I’m angry. I’m nervous. I’m sad. If you’ve ever admitted to yourself or another that you were overcome by one of these troubling emotions, and then felt some relief from the emotion, you were practicing mindfulness! A study published in the Journal of Biobehavioral Medicine reports thats individuals who possess “mindfulness traits” can tame their emotions by calling upon the powers of the prefrontal lobe region of the brain. The study shows that labeling an emotion calms the amygdala, the part of the brain that scans for danger, and activates the prefrontal lobe area, the part of the brain that helps us regulate our emotions.
Of course I felt silly talking to myself in my Prius, but I must say that when I employed the “name it to tame it” technique something inside me shifted and the sadness somehow softened.
I first heard the expression “name it to tame it” after participating in a training with Dan Siegal. I decided to test the theory myself on the day I brought my son to college two years ago. On the three-hour drive home, I declared out loud, to myself, “I’m sad. Yes, indeed, this is sadness I feel, with a pinch of relief, and happiness for my son’s success.” Of course I felt silly talking to myself in my Prius, but I must say that something inside me shifted and the sadness was softened.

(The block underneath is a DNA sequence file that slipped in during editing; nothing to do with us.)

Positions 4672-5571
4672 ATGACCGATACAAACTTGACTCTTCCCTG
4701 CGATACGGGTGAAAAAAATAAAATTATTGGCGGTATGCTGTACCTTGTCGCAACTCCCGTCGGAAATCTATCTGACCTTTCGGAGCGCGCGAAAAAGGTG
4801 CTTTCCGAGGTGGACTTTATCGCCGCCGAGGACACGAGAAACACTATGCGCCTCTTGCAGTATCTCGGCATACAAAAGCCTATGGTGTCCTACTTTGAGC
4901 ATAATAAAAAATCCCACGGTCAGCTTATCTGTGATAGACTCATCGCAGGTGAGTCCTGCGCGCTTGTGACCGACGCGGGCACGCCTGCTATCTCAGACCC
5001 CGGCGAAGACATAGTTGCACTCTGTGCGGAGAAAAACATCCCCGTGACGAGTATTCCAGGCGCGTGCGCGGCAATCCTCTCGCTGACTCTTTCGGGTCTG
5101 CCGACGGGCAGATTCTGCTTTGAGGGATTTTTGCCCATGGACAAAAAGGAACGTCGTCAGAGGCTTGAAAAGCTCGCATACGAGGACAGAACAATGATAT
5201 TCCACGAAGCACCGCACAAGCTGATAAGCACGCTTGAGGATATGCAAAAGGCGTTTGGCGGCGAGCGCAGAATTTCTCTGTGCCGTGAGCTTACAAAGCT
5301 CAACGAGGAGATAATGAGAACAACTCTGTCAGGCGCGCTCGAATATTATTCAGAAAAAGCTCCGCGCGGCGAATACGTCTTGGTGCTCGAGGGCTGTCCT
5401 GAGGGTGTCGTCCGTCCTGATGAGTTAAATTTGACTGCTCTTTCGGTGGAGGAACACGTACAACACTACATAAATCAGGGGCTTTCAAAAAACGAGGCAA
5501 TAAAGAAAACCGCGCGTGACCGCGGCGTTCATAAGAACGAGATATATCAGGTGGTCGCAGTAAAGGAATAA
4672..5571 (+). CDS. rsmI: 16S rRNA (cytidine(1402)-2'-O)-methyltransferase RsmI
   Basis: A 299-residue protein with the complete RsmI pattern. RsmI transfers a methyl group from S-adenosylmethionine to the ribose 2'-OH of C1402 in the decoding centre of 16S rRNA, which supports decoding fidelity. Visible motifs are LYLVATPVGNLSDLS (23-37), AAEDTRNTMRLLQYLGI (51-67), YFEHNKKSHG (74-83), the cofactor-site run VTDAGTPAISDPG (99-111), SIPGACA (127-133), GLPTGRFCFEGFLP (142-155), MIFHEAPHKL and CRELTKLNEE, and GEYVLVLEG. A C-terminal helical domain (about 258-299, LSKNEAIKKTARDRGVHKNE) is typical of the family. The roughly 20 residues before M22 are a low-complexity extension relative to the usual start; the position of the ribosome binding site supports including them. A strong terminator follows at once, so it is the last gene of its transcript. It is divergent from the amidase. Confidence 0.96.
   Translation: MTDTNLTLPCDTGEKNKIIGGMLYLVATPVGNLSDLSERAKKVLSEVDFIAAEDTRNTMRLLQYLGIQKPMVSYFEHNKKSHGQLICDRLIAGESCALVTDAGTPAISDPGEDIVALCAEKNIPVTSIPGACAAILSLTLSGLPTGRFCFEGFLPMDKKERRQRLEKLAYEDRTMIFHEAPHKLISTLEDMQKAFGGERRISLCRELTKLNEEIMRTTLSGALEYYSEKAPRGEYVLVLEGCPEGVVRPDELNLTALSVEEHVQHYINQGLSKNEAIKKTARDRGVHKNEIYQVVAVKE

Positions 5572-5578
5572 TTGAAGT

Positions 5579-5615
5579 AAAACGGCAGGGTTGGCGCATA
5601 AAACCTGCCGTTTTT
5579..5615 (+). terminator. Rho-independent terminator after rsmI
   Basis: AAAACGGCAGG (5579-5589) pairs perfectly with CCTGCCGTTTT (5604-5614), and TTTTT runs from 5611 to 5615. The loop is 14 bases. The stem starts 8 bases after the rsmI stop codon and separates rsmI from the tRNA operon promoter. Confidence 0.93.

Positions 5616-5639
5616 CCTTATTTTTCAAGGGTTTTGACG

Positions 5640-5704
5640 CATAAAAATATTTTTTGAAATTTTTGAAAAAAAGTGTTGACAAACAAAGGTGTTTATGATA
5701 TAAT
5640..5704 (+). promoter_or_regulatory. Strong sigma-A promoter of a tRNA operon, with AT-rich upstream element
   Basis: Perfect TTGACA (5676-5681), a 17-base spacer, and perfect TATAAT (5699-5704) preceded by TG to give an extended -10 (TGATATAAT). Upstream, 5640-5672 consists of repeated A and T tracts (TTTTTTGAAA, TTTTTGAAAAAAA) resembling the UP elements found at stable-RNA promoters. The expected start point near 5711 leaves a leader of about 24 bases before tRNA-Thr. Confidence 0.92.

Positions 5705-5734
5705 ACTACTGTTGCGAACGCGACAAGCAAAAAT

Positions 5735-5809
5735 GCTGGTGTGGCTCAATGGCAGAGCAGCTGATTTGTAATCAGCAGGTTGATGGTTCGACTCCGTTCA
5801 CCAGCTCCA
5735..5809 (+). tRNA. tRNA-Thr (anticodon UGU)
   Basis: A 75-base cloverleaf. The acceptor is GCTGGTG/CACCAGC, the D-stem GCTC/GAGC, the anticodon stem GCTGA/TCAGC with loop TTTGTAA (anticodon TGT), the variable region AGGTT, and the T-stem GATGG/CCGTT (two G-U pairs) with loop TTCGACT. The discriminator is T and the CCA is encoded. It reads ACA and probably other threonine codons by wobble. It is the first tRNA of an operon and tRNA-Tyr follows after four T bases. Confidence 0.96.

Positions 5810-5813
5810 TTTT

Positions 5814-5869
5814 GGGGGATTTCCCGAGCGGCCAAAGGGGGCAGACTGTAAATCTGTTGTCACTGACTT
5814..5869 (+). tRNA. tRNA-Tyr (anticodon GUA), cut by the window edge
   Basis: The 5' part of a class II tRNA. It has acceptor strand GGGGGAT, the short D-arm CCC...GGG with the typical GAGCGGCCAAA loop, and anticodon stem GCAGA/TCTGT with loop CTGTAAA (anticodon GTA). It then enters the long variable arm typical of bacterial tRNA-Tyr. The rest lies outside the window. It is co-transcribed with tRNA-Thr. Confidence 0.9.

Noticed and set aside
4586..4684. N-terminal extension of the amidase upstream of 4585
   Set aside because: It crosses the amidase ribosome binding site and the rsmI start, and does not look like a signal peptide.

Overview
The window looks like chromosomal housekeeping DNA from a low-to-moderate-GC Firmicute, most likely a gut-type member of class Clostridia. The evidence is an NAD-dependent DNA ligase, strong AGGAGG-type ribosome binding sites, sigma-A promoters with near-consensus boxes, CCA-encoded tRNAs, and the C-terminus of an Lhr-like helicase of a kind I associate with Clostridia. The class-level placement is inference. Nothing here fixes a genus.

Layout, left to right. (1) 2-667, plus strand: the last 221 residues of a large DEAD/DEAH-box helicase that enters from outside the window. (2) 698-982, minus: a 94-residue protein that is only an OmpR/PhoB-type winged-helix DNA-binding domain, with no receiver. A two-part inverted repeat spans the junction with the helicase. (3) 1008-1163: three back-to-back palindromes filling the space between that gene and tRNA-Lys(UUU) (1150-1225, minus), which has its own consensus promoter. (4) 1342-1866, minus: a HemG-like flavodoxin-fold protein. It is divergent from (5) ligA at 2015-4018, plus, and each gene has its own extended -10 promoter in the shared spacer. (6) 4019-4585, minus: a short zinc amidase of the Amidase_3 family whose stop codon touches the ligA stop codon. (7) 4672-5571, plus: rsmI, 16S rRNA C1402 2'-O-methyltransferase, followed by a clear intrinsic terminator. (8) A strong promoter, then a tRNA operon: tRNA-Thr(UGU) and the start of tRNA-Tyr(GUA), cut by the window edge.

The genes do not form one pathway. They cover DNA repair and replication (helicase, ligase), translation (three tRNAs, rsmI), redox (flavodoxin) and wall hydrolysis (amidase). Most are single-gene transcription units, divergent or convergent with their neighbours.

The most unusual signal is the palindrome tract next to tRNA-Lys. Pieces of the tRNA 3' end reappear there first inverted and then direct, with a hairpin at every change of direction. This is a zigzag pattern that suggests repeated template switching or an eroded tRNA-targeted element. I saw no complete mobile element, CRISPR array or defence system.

I’ve since used the “name it to tame it” technique in session with my clients. Most report some shift in the intensity of the emotion. Try it yourself. Let us know if this scientifically proven mindfulness technique works for you.
We wish you twenty minutes of mindfulness every day!
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